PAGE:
Sign up for our daily briefing

Make your busy days simpler with Axios AM/PM. Catch up on what's new and why it matters in just 5 minutes.

Please enter a valid email.

Please enter a valid email.

Subscription failed
Thank you for subscribing!

Catch up on the day's biggest business stories

Subscribe to Axios Closer for insights into the day’s business news and trends and why they matter

Please enter a valid email.

Please enter a valid email.

Subscription failed
Thank you for subscribing!

Stay on top of the latest market trends

Subscribe to Axios Markets for the latest market trends and economic insights. Sign up for free.

Please enter a valid email.

Please enter a valid email.

Subscription failed
Thank you for subscribing!

Sports news worthy of your time

Binge on the stats and stories that drive the sports world with Axios Sports. Sign up for free.

Please enter a valid email.

Please enter a valid email.

Subscription failed
Thank you for subscribing!

Tech news worthy of your time

Get our smart take on technology from the Valley and D.C. with Axios Login. Sign up for free.

Please enter a valid email.

Please enter a valid email.

Subscription failed
Thank you for subscribing!

Get the inside stories

Get an insider's guide to the new White House with Axios Sneak Peek. Sign up for free.

Please enter a valid email.

Please enter a valid email.

Subscription failed
Thank you for subscribing!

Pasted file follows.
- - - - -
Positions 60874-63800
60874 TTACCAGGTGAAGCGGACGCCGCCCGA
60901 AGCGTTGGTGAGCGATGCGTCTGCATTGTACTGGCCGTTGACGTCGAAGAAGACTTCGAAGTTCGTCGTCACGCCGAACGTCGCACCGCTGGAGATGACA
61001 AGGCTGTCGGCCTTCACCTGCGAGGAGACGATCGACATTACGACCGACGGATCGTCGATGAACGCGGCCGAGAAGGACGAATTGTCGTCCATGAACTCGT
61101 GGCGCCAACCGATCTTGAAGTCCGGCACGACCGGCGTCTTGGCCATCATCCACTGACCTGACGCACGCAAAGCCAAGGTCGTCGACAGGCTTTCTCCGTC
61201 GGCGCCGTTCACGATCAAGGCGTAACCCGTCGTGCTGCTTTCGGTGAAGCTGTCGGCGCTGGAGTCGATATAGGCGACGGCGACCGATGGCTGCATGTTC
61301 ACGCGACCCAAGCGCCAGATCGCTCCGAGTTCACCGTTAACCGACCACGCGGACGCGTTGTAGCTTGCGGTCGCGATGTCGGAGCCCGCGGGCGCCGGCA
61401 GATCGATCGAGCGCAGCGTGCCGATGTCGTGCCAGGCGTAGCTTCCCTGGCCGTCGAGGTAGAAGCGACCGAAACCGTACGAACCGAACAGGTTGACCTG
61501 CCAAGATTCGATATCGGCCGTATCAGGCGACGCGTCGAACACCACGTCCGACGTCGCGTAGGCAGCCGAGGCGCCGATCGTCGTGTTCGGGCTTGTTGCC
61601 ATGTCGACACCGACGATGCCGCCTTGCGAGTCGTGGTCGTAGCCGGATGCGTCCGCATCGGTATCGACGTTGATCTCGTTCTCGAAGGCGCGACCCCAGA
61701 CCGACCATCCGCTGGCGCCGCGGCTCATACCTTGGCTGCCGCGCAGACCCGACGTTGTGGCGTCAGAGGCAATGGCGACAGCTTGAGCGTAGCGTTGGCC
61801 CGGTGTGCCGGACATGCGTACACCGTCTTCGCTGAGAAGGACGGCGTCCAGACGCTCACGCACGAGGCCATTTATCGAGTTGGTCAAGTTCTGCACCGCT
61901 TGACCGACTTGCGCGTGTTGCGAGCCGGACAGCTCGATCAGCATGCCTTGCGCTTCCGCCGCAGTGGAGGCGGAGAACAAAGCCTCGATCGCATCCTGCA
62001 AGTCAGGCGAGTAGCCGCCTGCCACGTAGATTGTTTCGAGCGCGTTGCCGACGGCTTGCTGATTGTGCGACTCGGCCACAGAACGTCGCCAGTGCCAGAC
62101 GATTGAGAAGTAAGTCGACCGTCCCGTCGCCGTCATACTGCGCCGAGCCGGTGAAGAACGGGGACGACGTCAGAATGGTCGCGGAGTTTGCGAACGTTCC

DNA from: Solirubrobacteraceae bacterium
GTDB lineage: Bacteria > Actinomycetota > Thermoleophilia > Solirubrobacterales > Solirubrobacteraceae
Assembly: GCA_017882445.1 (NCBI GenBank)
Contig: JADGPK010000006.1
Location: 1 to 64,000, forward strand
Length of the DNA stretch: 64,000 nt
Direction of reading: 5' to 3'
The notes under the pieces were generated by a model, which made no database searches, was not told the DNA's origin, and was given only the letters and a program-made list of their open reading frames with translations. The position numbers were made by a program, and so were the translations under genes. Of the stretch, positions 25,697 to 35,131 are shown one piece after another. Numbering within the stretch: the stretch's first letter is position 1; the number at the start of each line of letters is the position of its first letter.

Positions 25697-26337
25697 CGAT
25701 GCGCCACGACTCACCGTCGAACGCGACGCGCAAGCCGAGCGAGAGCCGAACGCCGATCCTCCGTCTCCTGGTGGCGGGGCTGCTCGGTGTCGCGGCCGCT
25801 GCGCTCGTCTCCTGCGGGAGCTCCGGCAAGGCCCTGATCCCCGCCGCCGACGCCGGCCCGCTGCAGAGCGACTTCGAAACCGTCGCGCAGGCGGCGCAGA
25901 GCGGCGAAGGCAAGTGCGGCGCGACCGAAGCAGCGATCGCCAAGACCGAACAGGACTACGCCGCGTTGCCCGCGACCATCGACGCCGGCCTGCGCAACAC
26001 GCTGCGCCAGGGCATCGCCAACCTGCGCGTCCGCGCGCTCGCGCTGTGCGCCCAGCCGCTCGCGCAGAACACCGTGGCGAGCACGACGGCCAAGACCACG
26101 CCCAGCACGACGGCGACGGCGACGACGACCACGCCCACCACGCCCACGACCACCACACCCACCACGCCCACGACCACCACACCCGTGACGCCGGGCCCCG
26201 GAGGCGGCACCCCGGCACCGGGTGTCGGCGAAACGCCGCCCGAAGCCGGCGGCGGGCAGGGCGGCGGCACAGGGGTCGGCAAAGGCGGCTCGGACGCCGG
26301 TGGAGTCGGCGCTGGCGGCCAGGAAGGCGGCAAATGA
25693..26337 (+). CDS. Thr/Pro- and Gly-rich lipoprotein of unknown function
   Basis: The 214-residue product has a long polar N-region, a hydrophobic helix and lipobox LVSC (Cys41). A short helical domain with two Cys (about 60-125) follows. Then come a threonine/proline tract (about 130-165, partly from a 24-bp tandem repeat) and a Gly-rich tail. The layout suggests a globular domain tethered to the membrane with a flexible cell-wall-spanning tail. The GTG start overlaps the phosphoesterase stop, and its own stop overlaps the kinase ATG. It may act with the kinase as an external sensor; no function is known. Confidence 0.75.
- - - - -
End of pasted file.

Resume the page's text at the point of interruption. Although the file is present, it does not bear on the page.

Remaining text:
Catch up on coronavirus stories and special reports, curated by Mike Allen everyday

Catch up on coronavirus stories and special reports, curated by Mike Allen everyday

Please enter a valid email.

Please enter a valid email.

Subscription failed
Thank you for subscribing!

Want a daily digest of the top Denver news?

Get a daily digest of the most important stories affecting your hometown with Axios Denver

Please enter a valid email.

Please enter a valid email.

Subscription failed
Thank you for subscribing!

Want a daily digest of the top Des Moines news?

Get a daily digest of the most important stories affecting your hometown with Axios Des Moines

Please enter a valid email.

Please enter a valid email.

Subscription failed
Thank you for subscribing!

Want a daily digest of the top Twin Cities news?

Get a daily digest of the most important stories affecting your hometown with Axios Twin Cities

Please enter a valid email.

Please enter a valid email.

Subscription failed
Thank you for subscribing!

Want a daily digest of the top Tampa Bay news?

Get a daily digest of the most important stories affecting your hometown with Axios Tampa Bay

Please enter a valid email.

Please enter a valid email.

Subscription failed
Thank you for subscribing!

Want a daily digest of the top Charlotte news?

Get a daily digest of the most important stories affecting your hometown with Axios Charlotte

Please enter a valid email.

Please enter a valid email.

Subscription failed
Thank you for subscribing!

Please enter a valid email.

Please enter a valid email.

Subscription failed
Thank you for subscribing!

Illustration: Aïda Amer/Axios

The 448-page redacted Mueller report that was released Thursday is a sprawling document based on hundreds of witness interviews and thousands of subpoenas — and its deeply sourced conclusions have already been subject to spin attempts from President Trump's legal team and administration as well as congressional Democrats.